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Apple Fitness+

An audio channel selection feature to increase accessibility.
UX Research
3 weeks
Using Apple’s existing design guidelines, I crafted a solution to help users get a better workout with Apple’s Fitness+.
In 2020, as workouts transitioned from gyms to living rooms, Apple launched Fitness+, a groundbreaking fitness service powered by the Apple Watch. Offering a plethora of workouts and meditations led by expert trainers, Fitness+ revolutionized home fitness with in-session metrics synced seamlessly to Apple devices.

Exploring through the Apple Support Communities and various Fitness+ online communities, I compiled a list of the most mentioned problems users were experiencing with the service and how many times they were mentioned amongst the hundreds of responses.
One problem to rule them all.
By far most users expressed that sometimes during their workout, they cannot hear the music playing over the instructor or the instructor over the music. This inconsistency and lowered volume affected the quality and effectiveness of their training and could potentially impact safety as well.
Comparing Competitors.
Examining competitors like Peloton and Nike Training Club, I discovered solutions to similar problems. Peloton offered a choice between more music or more instructor voice, albeit with a cumbersome interface.
Joining in on the user’s journey.
Crafting a persona based on my research and mapping the user journey, I pinpointed moments of frustration and engagement dips when music was lacking.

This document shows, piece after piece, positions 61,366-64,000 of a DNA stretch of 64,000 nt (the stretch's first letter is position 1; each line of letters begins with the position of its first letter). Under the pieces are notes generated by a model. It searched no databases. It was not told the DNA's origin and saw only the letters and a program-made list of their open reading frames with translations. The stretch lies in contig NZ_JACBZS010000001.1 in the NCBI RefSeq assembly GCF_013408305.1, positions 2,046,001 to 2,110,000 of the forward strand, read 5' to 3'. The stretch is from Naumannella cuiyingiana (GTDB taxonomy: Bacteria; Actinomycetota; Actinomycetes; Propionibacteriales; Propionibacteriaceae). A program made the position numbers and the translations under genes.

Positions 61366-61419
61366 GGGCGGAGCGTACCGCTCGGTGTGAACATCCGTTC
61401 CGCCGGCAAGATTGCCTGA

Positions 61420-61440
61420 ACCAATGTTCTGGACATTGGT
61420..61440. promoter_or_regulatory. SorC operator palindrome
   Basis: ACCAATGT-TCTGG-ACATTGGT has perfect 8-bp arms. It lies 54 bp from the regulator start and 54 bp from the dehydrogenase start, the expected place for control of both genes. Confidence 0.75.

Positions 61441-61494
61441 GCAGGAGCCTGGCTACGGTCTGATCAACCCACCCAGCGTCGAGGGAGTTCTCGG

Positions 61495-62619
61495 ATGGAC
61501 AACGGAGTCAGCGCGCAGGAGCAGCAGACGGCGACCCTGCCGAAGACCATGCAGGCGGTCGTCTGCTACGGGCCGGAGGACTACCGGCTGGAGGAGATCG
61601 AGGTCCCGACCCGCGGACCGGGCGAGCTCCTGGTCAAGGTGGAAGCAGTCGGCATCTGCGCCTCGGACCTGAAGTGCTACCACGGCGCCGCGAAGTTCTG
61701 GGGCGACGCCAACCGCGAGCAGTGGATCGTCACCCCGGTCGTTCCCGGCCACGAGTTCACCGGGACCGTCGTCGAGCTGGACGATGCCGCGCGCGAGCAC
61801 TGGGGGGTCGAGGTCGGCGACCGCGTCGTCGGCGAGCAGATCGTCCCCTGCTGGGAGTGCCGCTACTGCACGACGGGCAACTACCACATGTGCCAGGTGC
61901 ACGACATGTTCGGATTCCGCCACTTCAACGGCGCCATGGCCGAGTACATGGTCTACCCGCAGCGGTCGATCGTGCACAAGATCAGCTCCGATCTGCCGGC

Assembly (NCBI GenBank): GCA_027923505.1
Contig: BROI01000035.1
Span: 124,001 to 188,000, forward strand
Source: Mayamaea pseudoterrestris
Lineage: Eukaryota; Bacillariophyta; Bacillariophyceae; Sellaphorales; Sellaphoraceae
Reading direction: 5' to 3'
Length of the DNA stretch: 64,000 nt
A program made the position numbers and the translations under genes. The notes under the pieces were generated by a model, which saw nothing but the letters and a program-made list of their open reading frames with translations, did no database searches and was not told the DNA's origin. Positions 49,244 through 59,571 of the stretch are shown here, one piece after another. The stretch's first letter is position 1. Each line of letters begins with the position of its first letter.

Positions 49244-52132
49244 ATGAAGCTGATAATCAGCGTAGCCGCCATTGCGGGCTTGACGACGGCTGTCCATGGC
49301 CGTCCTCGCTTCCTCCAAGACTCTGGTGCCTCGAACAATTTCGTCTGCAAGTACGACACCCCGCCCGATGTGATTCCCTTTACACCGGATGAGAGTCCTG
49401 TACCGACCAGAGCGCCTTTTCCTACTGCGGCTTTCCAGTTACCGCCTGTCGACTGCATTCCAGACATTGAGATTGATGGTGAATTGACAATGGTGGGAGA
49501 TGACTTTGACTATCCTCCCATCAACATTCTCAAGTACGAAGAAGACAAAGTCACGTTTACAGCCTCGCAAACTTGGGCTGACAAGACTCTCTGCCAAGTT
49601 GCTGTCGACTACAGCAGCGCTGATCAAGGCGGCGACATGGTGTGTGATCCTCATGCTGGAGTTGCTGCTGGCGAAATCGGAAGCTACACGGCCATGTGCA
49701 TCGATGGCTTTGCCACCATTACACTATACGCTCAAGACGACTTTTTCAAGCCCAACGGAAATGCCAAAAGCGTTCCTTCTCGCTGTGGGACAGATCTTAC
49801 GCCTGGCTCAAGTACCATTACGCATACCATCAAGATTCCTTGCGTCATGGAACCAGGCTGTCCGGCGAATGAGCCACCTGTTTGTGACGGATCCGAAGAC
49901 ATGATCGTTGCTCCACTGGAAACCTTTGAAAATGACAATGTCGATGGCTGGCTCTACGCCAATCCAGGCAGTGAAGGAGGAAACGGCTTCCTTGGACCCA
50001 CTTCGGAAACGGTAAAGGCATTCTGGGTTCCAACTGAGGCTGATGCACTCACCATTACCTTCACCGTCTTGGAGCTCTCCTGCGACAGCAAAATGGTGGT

The user's current flow.
The task flow is quite simple for our users to begin a workout. Two possible points felt best for our additional feature, the Workout Landing screen or the Video Player.
Proposing solutions.
I sketched out three options, with the first striking a balance between functionality and adherence to Apple's design guidelines.
Menu Analysis
When designing the menu, I built upon the already established design system within the accessibility menu, but since this was a new feature I had to determine the best icon to represent the new feature that would feel familiar to users. I chose one that resembles an analog sound mixing console.
Practical use cases.
The menu within a workout. This is what the user would see when choosing to adjust the workout's audio.
Findability success.
I conducted click testing in which subjects were instructed to position their device about 4 feet away to simulate the real-world setting of starting a workout.

Testing revealed a 75% success rate in finding the new feature, paving the way for further usability testing and collaboration with engineers for implementation.
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